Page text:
President Michael D Higgins has paid tribute to nurses in Ireland and around the world on International Nurses Day, praising their "irreplaceable contribution" to health and wellbeing.
The annual celebration takes place on the birthday of Florence Nightingale, and the theme this year is Nurses: A Voice to Lead - A Vision for Future Healthcare.
The tens of thousands of nurses who work in different disciplines and in different locations throughout the country have faced unprecedented challenges in the past year.
"On this International Nurses' Day, as we continue to tackle the consequences of the COVID-19 crisis, let us all honour the contribution of the nursing profession."#InternationalNursesDay2021— President of Ireland (@PresidentIRL) May 12, 2021
Mary Elizabeth Jones is a clinical nurse manager in the Mater Misericordiae University Hospital in Dublin.
As the pandemic took hold, she had to quickly change gears, moving from working on a cardiothoracic ward to one treating patients with Covid-19.
"It felt like pretty much over a couple of days we were converted into a respiratory Covid ward," Ms Jones told RTÉ News.
"I definitely had a lot of sleepless nights, a lot of worry. Worry for the patients we were taking care of and worry for the staff I manage and work with."
During the height of the pandemic, Ms Jones moved out of accommodation she shared to avail of the HSE Temporary Accommodation Scheme.
She said this gave her a sense of security at a stressful time.
"I was able to worry about work and not worry about my family and my fiancé, so it definitely took a lot of the pressure off but it was very hard," Ms Jones said.
Over the past year, Ms Jones said the "ups" were the support she got from colleagues and from the public.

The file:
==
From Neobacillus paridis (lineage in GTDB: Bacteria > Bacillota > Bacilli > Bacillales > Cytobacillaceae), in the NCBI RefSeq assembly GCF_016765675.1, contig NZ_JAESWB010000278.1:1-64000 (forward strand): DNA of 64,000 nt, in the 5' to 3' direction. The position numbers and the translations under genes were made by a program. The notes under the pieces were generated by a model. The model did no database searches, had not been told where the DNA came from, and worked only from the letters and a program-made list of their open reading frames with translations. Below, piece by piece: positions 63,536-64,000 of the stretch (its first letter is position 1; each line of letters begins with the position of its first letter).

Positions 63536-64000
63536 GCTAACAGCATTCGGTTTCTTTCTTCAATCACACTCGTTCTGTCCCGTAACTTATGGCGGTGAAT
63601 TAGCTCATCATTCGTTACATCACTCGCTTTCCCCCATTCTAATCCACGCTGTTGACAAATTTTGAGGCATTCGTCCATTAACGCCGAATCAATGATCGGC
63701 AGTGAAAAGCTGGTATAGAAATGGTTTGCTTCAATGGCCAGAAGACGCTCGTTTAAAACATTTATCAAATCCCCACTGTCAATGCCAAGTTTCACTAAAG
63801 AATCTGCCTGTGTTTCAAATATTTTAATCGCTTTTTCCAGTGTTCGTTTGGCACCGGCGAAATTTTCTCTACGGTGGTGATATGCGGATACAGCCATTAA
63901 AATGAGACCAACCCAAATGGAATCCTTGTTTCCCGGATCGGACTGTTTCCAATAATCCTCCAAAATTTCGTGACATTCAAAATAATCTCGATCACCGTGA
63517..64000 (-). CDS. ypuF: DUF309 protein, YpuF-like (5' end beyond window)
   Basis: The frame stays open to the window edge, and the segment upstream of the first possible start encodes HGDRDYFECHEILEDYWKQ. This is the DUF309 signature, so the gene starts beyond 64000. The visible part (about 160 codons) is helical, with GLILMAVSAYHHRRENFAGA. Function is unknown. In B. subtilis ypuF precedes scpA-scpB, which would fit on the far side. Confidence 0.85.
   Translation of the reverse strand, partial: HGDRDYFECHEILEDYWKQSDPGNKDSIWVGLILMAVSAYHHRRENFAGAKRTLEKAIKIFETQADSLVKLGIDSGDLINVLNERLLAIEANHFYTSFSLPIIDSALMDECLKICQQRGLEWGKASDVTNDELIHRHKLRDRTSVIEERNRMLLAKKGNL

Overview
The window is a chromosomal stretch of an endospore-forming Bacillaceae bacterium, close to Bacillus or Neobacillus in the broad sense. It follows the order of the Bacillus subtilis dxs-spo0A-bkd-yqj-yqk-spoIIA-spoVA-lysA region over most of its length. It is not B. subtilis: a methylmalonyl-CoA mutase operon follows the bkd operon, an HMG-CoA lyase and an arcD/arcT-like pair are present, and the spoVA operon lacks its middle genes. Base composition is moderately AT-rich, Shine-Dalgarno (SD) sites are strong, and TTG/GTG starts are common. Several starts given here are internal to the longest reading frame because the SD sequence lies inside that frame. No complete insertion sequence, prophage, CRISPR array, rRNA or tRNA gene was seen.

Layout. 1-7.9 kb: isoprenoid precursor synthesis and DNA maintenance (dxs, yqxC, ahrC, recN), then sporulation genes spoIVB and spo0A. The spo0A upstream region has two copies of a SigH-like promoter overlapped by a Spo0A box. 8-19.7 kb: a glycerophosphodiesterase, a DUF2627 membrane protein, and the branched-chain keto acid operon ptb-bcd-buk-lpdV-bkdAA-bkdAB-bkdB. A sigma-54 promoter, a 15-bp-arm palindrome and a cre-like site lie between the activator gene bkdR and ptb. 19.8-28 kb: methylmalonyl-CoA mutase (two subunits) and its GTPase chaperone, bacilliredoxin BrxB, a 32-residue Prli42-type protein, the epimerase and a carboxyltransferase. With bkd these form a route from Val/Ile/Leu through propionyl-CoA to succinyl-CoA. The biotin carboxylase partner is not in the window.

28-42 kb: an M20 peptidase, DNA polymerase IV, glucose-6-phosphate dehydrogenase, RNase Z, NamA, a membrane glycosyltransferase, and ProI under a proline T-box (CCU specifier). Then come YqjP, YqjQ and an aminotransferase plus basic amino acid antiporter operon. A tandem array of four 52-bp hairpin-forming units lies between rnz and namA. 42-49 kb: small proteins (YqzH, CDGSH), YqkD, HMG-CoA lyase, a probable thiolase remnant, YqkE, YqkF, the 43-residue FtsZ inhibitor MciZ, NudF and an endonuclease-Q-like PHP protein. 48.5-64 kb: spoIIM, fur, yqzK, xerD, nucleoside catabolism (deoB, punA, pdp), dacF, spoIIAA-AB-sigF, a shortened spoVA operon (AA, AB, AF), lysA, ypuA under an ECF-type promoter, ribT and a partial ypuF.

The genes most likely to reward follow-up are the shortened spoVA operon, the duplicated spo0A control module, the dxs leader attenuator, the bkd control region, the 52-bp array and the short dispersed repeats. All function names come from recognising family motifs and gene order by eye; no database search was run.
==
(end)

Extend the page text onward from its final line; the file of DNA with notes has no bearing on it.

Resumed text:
However, she said there were also "a lot of downs".
"A lot of staff contracted Covid, so you're worrying about that", she said. "You're worrying about your patients in a situation where you can't spend a lot of time with them, you're in PPE and they don't know who you are and what you look like, and worrying what the next day will bring in terms of case numbers and admissions."
On International Nurses' Day let's celebrate our amazing members! The INMO says a big thank you to all our members for their inspiring commitment to their work and their patients! ?? pic.twitter.com/Zusf5rBv4G— Irish Nurses & Midwives Organisation (@INMO_IRL) May 12, 2021
Ms Jones said things are beginning to look and feel more positive.
"Covid is still part of our day-to-day work but we are definitely seeing a reduction in cases", she said. "People are a lot better with it and we are hoping that as we see more vaccinations that will continue."
She said staff also feel much better now they have been vaccinated, and she is pleased to see scheduled services resuming in hospitals.
"It's lovely to see cardiothoracics come back, which is our speciality," Ms Jones added.
Olivia Reidy, a third-year nursing student, admits that while the last year has been difficult, she "wouldn't have had it any other way".
"This year more than ever our role has been important," Ms Reidy told RTÉ News. "Being in the hospital, being on the front line, that's what we all got into nursing to do."
Over the last few months, General Practice Nurses have been involved in the Covid-19 vaccine rollout in GP practices and medical centres around the country.
Una Butler works in Duncarin Medical Centre in Bray.
She says the vaccine roll out has been hard work and posed a number of challenges, but overall, she described it as a "really positive experience".
However, Ms Butler said general practice nurses throughout the country have also been working hard to ensure that other essential services continue.
"It's so important to keep our babies vaccinated, [to continue with] all our screening, and of course diabetes hasn't gone away," Ms Butler said.
"So it's really, really important that our patients come and have their tests and have their chats with us."
Bernadette Murphy is the Operational Director of Nursing at University Hospital Limerick.
"It’s really important to say that we are very proud of all of our healthcare workers", she told RTÉ News.
"But for today, being International Nurses Day, we want to celebrate our nurses and their commitment, their dedication and their care delivery to our patients at a very worrying time."
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